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Part of USS Endeavour: I Burn and Bravo Fleet: The Archanis Campaign

Back into the Fight

Shuttlebay, USS Endeavour
June 2399
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Petty Officer Voothe was still administering medical aid to the Hazard Team by the time Ensign Harkon set the King Arthur back down on Endeavour’s deck. Valance turned from the cockpit door the moment she felt them alight, barely looking at Thawn. ‘Make sure the medical team knows to bring cadaver pods,’ she called as she left, and slid down the ladder to the belly of the runabout.

They had not evacuated Compton and his people, because the moment they’d re-established contact with Endeavour, shuttles with security and medical teams had been dispatched and the Hazard Team ordered to return. Valance had considered staying on the refinery, but with Thawn a pale mess and Rhade injured, she’d instead left Kowalski to perform any handover and put her duty to the team first.

The team which was a state. Voothe was still hunkered next to Rhade, dermal regenerator hard at work on the vicious cut that had dug through body armour into his left shoulder.

‘We’re here, Petty Officer,’ Rhade was grumbling as Valance descended. ‘I can walk out on my own; see to those who need it.’

Voothe’s lips thinned, but he snapped his tools away. ‘I have, Lieutenant. And I’ll hand you directly to Medical.’

‘Do as Voothe says,’ said Valance tonelessly, and looked beyond him to the other four members of the Hazard Team. T’Kalla had popped the hatch, bringing the heavy door down completely to provide a stairway to the shuttlebay instead of expecting them to clamber the ladder in their state. That would be difficult for Baranel, leg already set in an emergency splint, being assisted upright by Shikar. Rhade got up with the help of Voothe and Seeley, the left side of her face still a mask of blood and bruises. Valance waved them all ahead, Rhade limping off with near-palpable reluctance, and they descended to the waiting arms of Endeavour’s medical team.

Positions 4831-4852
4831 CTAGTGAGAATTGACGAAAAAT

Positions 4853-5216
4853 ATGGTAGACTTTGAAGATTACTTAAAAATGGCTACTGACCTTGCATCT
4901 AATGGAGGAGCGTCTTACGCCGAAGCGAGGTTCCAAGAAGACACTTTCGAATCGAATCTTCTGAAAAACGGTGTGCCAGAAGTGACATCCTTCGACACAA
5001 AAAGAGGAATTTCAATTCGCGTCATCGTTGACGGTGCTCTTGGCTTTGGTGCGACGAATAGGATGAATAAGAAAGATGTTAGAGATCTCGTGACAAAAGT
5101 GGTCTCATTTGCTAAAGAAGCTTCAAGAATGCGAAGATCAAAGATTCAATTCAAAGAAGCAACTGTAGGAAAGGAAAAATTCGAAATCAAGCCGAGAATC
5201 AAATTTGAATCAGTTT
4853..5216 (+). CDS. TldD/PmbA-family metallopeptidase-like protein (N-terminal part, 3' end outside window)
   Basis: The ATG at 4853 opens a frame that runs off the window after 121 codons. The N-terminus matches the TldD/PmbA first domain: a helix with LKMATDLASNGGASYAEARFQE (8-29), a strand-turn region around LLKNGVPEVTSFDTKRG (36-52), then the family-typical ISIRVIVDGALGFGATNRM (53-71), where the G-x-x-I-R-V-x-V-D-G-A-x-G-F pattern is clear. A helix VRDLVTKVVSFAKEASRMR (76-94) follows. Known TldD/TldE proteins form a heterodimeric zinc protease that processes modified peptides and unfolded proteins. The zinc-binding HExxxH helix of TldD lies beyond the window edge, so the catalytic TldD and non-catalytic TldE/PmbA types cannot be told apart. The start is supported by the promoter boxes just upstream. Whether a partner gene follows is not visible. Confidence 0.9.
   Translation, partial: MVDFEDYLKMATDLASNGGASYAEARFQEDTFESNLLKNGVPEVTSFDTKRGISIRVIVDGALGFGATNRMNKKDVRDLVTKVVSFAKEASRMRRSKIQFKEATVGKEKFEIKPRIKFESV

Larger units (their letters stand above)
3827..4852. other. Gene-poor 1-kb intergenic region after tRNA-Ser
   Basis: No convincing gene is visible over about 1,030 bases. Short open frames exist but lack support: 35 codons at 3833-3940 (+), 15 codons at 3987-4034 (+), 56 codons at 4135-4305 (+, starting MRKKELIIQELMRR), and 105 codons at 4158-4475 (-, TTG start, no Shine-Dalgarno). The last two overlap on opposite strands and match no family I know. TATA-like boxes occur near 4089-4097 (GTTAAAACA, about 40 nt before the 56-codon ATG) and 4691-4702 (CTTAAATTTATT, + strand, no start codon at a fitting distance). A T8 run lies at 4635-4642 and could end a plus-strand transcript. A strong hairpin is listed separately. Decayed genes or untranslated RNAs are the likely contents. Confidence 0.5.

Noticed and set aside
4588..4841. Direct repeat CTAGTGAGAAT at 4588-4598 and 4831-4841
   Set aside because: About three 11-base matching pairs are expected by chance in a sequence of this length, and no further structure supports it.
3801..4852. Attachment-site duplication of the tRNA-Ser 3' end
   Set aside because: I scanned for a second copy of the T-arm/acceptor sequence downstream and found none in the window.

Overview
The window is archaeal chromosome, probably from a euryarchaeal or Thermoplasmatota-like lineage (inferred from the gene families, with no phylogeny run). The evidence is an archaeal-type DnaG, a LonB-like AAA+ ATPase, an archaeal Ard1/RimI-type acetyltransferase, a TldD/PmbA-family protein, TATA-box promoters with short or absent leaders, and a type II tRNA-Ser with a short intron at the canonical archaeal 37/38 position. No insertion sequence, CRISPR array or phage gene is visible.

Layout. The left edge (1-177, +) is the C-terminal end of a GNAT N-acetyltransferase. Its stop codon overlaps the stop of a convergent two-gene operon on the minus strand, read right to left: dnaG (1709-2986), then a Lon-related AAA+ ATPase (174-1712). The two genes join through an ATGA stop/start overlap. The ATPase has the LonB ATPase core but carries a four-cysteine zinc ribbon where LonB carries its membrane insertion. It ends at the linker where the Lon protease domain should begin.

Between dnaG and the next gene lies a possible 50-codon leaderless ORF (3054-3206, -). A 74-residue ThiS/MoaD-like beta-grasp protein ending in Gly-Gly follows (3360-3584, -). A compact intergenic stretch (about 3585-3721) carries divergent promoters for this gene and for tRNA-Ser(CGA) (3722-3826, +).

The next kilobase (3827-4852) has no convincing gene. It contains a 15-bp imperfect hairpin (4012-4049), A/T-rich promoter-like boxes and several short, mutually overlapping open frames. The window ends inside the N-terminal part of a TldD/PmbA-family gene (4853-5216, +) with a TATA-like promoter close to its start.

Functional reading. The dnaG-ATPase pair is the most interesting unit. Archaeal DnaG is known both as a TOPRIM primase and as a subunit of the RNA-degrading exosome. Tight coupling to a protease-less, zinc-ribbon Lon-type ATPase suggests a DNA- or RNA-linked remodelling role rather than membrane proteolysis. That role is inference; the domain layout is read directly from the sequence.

Except for four blue-shirted officers who boarded after them to retrieve the two bodies. Valance didn’t leave until they were gone, ginger as she herself descended to Endeavour’s deck.

Rourke stood waiting beside the medical officers as they swarmed across the Hazard Team, his uniform and face showing the signs of his own fight. His expression had been neutral as he watched, but then he saw her and his jaw dropped. ‘Good lord.’

Only then did Valance look down and realise how much blood she was covered in. ‘Most of this isn’t mine.’

Rourke tore his gaze from her to the two cadaver pods. ‘Who’d we lose?’

‘Otero and Palacio. No civilian losses. Maybe three D’Ghor survivors; I left Kowalski to help Security secure the refinery. Foreman Compton still can’t leave the facility until they’ve finished their work.’

Rourke worked his jaw. ‘Otero was married.’

‘And Palacio was young. Two losses against what we fought was…’ She almost said ‘good,’ but even the sinking numbness couldn’t let that slip past her lips. She cleared her throat. ‘It could have been worse. What happened to the Kut’luch?’